Umm... my bike did 100kmiles on the original (pretty hard) plate. It
    looks as
    it can take another 100k.

    And --as a former designer of production machines-- that plate is an
    excellent way to secure the gear wheel. People that think it to be a
    device' don't know anything about mechanics.

    oldgeezer, Jun 23, 2007
  11. melement

    oldgeezer Guest

    On 23 jun, 10:28, (The Older
    Gentleman) wrote:
    Umm... my Honda did a 100kMiles on it. It looks as if it can take
    And --as former designer of production machines-- that fixture is
    a perfect way to secure the sprocket. People who think it to be a
    'silly device' don't know anything about mechanics.

    oldgeezer, Jun 23, 2007
  12. I couldn't have put it better myself. Honda has been using the system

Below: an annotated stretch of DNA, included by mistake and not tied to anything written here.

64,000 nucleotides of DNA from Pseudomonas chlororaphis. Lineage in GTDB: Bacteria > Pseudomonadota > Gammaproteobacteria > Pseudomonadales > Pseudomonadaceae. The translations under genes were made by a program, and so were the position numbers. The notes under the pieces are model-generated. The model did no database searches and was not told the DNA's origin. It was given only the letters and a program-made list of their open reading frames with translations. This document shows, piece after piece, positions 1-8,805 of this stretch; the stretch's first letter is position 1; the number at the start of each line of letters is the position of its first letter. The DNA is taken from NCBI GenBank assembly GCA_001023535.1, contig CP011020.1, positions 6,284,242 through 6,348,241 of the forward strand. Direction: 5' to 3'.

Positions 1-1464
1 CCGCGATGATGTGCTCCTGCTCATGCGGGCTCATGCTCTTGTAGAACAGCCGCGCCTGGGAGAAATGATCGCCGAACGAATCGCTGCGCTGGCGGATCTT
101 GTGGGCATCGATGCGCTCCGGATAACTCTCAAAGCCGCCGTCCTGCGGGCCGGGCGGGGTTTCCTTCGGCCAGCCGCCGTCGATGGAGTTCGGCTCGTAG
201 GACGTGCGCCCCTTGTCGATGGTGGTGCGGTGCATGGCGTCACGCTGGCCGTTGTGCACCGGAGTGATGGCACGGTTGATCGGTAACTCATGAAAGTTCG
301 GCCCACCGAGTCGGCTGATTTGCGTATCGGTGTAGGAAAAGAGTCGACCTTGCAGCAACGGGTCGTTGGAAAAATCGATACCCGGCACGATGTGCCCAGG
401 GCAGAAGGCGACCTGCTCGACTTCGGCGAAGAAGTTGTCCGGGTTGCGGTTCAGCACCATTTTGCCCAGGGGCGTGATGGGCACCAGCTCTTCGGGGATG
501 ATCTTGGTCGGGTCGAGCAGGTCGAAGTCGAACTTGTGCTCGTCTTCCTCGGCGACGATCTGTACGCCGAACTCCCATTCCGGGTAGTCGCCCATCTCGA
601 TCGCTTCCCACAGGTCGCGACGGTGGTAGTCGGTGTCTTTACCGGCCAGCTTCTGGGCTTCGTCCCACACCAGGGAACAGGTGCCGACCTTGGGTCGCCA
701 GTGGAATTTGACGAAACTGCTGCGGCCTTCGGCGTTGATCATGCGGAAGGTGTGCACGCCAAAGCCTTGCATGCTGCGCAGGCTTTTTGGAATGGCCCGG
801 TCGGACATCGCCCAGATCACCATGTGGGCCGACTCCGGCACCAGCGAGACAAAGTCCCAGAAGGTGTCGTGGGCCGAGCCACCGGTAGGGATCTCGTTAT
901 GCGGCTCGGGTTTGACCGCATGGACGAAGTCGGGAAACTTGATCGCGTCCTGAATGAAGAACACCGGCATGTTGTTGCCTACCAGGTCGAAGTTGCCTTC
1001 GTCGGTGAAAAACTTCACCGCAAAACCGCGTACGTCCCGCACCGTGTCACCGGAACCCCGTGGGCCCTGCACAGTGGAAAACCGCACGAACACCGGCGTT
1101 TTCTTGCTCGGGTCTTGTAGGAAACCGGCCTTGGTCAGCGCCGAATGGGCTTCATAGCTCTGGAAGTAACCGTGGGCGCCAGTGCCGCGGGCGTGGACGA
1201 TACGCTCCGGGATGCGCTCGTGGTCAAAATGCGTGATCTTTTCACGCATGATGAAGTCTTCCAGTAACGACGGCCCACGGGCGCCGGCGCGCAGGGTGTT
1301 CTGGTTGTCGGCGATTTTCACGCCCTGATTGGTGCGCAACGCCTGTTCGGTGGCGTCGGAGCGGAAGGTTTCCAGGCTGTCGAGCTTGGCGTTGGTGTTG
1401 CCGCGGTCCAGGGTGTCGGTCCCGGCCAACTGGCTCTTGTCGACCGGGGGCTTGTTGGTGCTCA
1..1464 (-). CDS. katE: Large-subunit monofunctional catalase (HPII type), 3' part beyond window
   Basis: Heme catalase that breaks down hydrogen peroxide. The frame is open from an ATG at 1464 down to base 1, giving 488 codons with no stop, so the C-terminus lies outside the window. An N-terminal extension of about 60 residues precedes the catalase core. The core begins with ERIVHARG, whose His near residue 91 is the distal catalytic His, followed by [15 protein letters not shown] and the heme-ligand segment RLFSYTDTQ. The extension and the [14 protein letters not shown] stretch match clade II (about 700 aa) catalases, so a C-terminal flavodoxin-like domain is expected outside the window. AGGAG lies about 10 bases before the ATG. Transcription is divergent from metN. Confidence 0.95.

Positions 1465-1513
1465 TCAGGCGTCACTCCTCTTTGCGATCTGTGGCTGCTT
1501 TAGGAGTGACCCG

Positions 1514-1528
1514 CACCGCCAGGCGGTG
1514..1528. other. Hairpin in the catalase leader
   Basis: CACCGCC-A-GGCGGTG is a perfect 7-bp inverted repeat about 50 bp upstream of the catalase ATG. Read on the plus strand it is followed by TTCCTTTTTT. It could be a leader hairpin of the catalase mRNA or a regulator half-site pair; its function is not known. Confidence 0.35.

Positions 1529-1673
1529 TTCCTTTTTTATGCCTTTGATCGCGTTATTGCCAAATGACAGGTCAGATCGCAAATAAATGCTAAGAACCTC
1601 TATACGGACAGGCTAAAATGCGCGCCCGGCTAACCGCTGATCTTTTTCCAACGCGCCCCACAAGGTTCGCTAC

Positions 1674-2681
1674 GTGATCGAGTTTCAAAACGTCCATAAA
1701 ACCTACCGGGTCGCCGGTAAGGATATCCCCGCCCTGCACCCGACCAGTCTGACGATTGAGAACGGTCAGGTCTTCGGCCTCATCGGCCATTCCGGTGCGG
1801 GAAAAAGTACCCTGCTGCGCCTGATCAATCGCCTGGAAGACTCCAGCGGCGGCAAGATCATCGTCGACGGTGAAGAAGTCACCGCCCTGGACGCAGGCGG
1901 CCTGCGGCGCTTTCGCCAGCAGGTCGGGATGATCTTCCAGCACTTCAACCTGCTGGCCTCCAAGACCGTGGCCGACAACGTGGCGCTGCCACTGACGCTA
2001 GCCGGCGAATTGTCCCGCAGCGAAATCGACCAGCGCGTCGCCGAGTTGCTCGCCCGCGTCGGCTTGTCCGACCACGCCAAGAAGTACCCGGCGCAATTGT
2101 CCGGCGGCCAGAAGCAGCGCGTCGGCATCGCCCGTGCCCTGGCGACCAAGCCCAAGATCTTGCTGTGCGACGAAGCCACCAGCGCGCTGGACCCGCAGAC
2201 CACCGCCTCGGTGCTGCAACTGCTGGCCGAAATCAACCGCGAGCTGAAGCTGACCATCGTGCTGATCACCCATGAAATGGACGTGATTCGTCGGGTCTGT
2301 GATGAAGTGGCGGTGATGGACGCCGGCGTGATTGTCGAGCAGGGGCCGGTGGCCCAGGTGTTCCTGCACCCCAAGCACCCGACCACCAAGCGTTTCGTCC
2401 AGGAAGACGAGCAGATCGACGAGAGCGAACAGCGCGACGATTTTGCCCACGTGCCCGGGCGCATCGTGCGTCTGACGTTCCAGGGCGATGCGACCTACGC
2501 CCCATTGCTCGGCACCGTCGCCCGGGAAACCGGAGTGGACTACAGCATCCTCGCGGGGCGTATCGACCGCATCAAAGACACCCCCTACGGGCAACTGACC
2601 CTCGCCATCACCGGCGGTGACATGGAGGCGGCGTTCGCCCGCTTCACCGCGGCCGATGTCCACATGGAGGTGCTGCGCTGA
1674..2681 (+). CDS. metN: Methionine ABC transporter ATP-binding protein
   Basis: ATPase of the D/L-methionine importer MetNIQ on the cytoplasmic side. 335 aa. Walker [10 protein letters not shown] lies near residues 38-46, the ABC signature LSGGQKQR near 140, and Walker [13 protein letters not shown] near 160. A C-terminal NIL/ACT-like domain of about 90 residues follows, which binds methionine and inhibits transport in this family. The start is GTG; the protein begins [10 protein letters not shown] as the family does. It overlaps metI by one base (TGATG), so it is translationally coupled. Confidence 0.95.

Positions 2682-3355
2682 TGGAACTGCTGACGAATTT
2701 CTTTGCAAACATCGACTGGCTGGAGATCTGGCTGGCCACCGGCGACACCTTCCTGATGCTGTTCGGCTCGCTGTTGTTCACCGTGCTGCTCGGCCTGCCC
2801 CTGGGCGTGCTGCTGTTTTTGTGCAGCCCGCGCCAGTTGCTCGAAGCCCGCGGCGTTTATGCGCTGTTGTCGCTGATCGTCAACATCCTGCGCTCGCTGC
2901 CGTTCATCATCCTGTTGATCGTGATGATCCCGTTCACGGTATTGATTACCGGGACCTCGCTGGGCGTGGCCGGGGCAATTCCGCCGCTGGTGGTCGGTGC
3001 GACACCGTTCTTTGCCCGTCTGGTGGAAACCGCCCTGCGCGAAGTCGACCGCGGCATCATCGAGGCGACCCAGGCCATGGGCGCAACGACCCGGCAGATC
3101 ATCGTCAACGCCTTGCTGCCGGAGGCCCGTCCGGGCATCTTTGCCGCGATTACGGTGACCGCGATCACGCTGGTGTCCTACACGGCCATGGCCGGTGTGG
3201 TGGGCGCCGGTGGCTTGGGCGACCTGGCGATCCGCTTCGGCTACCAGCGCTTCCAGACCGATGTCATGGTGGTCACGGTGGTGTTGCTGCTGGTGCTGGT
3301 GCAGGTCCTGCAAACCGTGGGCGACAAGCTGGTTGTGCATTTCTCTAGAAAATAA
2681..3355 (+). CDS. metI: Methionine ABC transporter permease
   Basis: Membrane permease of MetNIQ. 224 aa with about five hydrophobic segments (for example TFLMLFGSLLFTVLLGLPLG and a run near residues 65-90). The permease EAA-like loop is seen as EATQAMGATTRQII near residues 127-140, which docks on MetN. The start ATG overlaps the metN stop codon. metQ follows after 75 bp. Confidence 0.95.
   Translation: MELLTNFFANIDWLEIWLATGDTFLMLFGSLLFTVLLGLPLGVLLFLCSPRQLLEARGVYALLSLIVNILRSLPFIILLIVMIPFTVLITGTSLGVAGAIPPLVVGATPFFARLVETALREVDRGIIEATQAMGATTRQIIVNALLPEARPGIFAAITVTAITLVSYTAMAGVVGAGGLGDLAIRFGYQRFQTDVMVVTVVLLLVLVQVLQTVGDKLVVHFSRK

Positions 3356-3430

for at least 40 years, and probably longer. If it was crap, you'd think
    they might have changed it by now.

    "Boss-san, leave soft metal plate in and let sprockets fall off and
    destroy engine every few thousand miles!"

    No, I don't think so.
    The Older Gentleman, Jun 23, 2007
  13. He doesn't know, Nor do you. Who cares? It's a part that has worked
    successfully for Honda for four decades.
    In other words, you guessed.

    You don't know much about bikes. You seem OK on carbs, but for bikes,
    you don't have the experience. You haven't owned, or even ridden,
    anywhere near enough to be able to make the right value judgements. You
    just look at a schematic and draw the wrong conclusions.
    The Older Gentleman, Jun 24, 2007